INDIANAPOLIS –  Have you ever thought about swimming around Key West, Florida? We’re not talking at the pool on vacation — we mean around the entire island!

An Indianapolis doctor and a team of local swimmers are in Florida right now about to take on the challenge. Weeks of training has led to this weekend and for Dr. Tim Kelly, his efforts along with his team, will help save lives.

Dr. Kelly is uniting his two passions, swimming and raising money for the Dove Recovery House for Women in Marion County.

Dr. Kelly of Community Health Network has devoted his nearly 40-year career to addiction medicine.

“I’ve got a lady I sent down there that’s been there for 8-9 months,” he said, “she’s doing well, it saved her life.”

That’s inspired Dr. Kelly to gather a team of elite and amateur swimmers to jump in and join him.

“I came up with this nutty idea to swim around Key West with a relay team. It’s 12.5 miles,” Dr. Kelly explained.

His team includes Susie Shuck, a swimmer from Indianapolis who has competed in numerous open water races across the United States and Mexico; Roberta Barber, a United States Masters swimmer who swims at competition level; Dr. Rob Newton, a family physician who has competed in many triathlons and two Ironman events; and Grace Newton, a senior at Hamilton Southeastern High School who has been swimming for 12 years.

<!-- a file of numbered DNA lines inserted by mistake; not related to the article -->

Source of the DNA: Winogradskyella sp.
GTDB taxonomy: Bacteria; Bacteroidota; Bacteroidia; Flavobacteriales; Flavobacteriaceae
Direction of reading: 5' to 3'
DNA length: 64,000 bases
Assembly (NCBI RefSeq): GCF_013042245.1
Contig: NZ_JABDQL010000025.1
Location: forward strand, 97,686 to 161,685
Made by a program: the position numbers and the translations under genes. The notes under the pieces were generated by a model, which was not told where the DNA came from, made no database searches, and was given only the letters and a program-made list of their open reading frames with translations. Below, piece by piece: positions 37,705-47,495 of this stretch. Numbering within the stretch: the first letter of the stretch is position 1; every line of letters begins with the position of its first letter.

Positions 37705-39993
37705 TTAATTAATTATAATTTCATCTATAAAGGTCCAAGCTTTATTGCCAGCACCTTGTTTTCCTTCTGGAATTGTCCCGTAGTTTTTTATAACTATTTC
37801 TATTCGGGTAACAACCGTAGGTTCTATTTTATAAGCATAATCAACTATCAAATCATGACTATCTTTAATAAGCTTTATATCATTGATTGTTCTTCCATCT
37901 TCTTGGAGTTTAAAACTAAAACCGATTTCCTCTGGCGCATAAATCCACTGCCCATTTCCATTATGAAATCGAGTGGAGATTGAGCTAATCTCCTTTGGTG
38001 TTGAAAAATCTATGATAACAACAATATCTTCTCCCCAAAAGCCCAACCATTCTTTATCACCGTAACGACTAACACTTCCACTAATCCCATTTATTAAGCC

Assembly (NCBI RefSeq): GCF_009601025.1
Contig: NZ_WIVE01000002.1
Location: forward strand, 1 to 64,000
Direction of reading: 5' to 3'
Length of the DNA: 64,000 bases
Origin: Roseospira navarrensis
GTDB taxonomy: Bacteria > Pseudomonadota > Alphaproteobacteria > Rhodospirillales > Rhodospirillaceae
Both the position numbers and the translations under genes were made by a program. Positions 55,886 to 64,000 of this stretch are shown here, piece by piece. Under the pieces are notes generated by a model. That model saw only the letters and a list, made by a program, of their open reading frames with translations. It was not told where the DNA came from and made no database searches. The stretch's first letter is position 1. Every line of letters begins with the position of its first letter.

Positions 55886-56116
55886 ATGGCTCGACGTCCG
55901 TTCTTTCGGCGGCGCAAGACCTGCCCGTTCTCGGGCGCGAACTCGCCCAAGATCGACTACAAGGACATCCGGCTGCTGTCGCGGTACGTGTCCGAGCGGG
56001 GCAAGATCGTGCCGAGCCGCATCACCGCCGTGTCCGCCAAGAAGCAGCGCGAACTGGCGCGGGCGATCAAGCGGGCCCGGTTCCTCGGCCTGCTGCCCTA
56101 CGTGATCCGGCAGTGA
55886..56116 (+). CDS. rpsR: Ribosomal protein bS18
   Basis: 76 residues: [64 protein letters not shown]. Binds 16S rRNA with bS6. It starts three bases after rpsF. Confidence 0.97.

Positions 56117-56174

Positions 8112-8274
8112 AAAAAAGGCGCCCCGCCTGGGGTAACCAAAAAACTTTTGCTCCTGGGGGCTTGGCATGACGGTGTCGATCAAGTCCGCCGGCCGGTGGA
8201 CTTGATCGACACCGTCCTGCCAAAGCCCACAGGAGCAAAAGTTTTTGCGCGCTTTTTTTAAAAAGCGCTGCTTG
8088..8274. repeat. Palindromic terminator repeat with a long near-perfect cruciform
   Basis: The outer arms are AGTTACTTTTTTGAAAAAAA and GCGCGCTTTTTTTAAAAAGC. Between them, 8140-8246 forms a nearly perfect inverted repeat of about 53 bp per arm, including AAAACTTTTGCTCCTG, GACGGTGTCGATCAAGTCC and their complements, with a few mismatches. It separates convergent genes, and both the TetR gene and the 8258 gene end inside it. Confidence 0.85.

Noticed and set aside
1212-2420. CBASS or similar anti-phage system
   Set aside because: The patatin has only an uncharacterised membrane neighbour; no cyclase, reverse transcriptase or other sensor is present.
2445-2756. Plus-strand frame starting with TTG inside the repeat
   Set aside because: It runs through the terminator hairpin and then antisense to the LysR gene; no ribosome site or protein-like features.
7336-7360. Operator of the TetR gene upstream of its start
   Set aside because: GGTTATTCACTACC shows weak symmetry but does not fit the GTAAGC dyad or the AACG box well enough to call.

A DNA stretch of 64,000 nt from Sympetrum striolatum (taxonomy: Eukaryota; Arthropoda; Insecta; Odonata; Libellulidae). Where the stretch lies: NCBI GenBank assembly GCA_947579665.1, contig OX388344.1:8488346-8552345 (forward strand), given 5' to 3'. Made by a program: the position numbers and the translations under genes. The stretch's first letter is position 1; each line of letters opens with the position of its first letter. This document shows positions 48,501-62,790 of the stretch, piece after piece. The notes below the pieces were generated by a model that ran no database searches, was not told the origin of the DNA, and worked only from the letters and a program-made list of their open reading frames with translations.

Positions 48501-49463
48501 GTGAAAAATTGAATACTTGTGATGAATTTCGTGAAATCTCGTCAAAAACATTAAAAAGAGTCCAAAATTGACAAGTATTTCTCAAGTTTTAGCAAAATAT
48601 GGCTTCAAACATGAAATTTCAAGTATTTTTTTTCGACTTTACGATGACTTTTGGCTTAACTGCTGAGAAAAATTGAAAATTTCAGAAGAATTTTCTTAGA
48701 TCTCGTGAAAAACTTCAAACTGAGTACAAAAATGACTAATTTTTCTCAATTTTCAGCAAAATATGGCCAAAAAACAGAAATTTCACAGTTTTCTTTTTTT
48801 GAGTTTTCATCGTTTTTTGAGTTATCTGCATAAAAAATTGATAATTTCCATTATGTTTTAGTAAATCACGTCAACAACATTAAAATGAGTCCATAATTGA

Each stroke around the island will help raise money for an expansion project at the Dove Recovery House. It hopes to add 15 more beds to its facility, which is highly needed because there are currently 130 women on the waitlist.

“These are 15 more lives that will be saved every single night by the efforts of Dr. Kelly and others,” explained Wendy Noe, the CEO of the Dove Recovery House for Women.

Noe has seen the success of its recovery treatment and residential services.

In the last year, drug overdose death rates have increased 30 percent in the United States. She hopes this swim will not only raise money but change the narrative.

“There’s such a stigma tied around substance use disorder, it’s looked at as a moral failing,” said Noe. “People think that they don’t know anyone, and the reality is that every one of us is impacted by this disease in some way.”

And that’s Dr. Kelly’s motivation to just keep swimming.

“The work they do is absolutely amazing,” he added.

All of Dr. Kelly and his team’s hard work will pay off Saturday around 11 a.m. That’s when they’ll make that swim around Key West.

If you’d like to help with the fundraising efforts for Swimming the Keys for Recovery, click here.